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A Challenging Supply-Demand Outlook for LNG Producers: The Evolving LNG Market

Related Expertise Energy & Environment

A Challenging Supply-Demand Outlook for LNG Producers

The Evolving LNG Market

November 9, 2016 By Iván Martén , and Juan Vázquez

The next several years will be difficult for producers of liquefied natural gas (LNG). Production capacity will expand significantly, but demand growth, even if relatively strong—our base scenario calls for annual growth of 5% to 6% from 2015 to 2025—will not be sufficient to absorb all the new supply. This supply-demand dynamic translates into significant downward pressure on already depressed LNG spot prices—and thus on the revenues and profits of LNG producers.

Players seeking to weather this environment successfully and position themselves optimally for the longer term will need to take a number of steps. Most critically, they will need to materially reduce the development costs of new liquefaction projects.

Today’s Natural Gas Market

To understand the dynamics of, and prospects for, the global LNG market, it is helpful to examine the current backdrop for natural gas. Natural gas is what we refer to as a triple-A resource, one that is abundant, available, and affordable. Driven in large measure by the shale gas revolution in the United States, the supply of natural gas has risen significantly over the past several years. Natural gas is also becoming increasingly available, with growing numbers of countries finding reserves within their borders. And natural gas is cheaper, based on its levelized cost of energy, than many renewables, including solar thermal and solar photovoltaic energy, and not substantially more expensive than coal. Additionally, natural gas is environmentally friendly compared with other fossil fuels—its carbon emissions are roughly half those of coal.

Given these characteristics, it is no surprise that global demand for natural gas is climbing strongly, especially relative to other fossil fuels. Demand is projected to rise 1.4% per year from 2013 through 2025, according to the International Energy Agency, versus 0.4% growth for coal and 0.6% for oil. This growth is expected to be propelled in large measure by particularly strong increases in demand from China, India, and the Middle East. But any estimate of demand growth in the coming years could prove conservative if countries and industries turn more aggressively to natural gas to meet their emissions objectives—and there is a good possibility that this will occur. (See “Will Natural Gas Demand Soar as Emissions Reduction Intensifies?” BCG article, May 2016.)

LNG has long demonstrated strong demand growth relative to natural gas and other fossil fuels. LNG demand grew at an annual rate of 6.2% from 1990 through 2015, compared with 2.3% for natural gas and 1.4% for oil. Its share of the natural gas market has risen in parallel. In 2002, LNG represented 7% of the total natural gas supply; in 2015, it represented 16%.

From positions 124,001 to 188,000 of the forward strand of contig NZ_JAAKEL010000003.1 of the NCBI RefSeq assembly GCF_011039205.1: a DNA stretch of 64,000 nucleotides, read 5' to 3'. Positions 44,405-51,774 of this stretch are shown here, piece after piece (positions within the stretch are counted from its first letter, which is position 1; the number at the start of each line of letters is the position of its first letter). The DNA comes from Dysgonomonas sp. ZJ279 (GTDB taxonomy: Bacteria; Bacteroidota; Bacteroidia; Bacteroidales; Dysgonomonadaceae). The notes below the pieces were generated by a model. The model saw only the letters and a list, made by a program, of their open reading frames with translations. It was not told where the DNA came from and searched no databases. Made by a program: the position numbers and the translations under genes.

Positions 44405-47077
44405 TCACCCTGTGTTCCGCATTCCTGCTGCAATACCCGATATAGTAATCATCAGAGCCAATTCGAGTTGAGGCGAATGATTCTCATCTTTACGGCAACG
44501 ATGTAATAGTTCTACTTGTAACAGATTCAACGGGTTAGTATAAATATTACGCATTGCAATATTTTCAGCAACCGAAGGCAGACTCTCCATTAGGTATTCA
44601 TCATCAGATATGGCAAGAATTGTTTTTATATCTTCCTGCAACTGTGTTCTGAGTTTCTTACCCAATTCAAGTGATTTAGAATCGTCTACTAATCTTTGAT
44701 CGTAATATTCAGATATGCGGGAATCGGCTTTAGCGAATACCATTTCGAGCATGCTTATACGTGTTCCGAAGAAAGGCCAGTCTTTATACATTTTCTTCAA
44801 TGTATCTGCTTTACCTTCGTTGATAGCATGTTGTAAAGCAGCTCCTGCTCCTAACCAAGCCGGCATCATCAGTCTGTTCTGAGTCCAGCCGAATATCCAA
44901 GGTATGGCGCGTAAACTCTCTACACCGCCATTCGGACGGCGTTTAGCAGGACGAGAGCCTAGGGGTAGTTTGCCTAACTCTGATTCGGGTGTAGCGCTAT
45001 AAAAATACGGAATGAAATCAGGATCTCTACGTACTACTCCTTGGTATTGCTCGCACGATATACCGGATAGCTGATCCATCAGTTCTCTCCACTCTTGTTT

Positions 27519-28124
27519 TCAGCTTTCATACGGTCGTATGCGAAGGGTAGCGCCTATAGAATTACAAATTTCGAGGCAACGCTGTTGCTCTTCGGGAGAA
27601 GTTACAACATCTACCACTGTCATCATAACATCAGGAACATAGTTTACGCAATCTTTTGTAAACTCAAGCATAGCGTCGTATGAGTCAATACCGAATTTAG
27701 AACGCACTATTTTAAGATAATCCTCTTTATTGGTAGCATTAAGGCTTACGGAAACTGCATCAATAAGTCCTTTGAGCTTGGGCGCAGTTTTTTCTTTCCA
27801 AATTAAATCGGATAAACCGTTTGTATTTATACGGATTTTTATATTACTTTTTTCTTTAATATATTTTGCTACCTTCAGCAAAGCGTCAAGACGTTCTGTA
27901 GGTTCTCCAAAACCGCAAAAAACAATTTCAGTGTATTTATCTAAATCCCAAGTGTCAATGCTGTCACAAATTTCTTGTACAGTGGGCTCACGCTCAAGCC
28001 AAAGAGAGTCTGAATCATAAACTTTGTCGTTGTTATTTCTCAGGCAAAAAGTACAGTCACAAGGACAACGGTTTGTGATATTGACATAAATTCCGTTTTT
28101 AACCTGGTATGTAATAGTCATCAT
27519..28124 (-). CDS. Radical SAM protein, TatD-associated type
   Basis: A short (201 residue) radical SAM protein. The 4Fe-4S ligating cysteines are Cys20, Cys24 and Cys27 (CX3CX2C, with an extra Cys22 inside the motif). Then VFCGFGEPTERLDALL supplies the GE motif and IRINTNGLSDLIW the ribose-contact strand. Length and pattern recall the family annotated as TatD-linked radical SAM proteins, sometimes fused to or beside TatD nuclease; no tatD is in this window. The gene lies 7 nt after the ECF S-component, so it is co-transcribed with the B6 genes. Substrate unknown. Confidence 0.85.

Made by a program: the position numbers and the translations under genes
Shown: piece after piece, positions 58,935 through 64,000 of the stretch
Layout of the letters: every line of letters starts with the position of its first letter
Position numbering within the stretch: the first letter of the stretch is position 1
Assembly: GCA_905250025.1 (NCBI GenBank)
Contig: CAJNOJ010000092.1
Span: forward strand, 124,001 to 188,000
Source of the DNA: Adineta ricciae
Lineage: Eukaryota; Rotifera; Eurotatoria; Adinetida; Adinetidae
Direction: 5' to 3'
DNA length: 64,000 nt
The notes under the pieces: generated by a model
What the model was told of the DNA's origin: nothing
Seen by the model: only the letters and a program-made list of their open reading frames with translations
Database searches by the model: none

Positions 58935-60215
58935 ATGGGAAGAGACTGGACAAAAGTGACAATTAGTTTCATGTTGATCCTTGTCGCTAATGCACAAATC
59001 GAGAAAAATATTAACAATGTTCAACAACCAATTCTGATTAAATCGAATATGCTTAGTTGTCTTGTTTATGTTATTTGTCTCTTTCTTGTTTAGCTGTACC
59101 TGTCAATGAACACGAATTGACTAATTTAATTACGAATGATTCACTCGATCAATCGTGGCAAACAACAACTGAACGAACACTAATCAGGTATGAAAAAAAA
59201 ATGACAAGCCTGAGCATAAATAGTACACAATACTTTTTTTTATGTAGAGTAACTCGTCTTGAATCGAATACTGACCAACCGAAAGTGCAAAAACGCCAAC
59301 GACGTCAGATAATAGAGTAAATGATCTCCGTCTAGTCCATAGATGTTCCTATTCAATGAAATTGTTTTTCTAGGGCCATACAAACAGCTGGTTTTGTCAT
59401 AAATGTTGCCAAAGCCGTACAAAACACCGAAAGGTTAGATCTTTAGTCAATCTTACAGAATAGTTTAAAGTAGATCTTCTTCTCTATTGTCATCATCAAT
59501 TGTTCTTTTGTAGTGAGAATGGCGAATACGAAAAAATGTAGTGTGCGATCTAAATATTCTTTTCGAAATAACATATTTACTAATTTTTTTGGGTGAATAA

A Pending Surge in LNG Production Capacity

The global supply of LNG expanded at 9% per year from 2001 through 2011. Since then, supply has been essentially flat, hovering at 320 to 325 billion cubic meters per annum (bcma), despite net growth of about 40 bcma in liquefaction capacity from 2011 through 2015. (This growth in liquefaction capacity has been offset by reduced utilization of existing capacity due to two factors: technical problems at some facilities, such as the Angola LNG plant, in Soyo, Angola, and the ramp-up of projects that came online during this period, in particular a number of projects in Australia.)

Supply stands to expand substantially in the next several years, however. There are 13 liquefaction plants that have secured a final investment decision (FID) and are currently under construction; these will commence operation within the next three to five years. Collectively, these plants will have a production capacity of 185 bcma, an amount equivalent to 57% of the world’s total production in 2014 and close to the total growth in LNG production that occurred during the last 13 years.

In addition to these projects, there is an additional 270 bcma of potential liquefaction capacity in projects under consideration. However, we believe these projects are relatively unlikely to come to fruition in the near term for two reasons:

  • Relatively Low LNG Spot Prices. To finance the development of liquefaction projects, which are normally multibillion-dollar investments, LNG producers rely on long-term supply contracts with customers. These contracts commit customers to off-taking substantial amounts of LNG at a price linked to the price of a commodity, typically oil. (Contract prices are generally 13% to 15% of the price of Brent crude oil on a delivered ex-ship basis—that is, the price paid for LNG at the destination port before regasification.) Customers are requesting contract prices that are competitive with LNG spot prices, which are currently quite low in comparison.1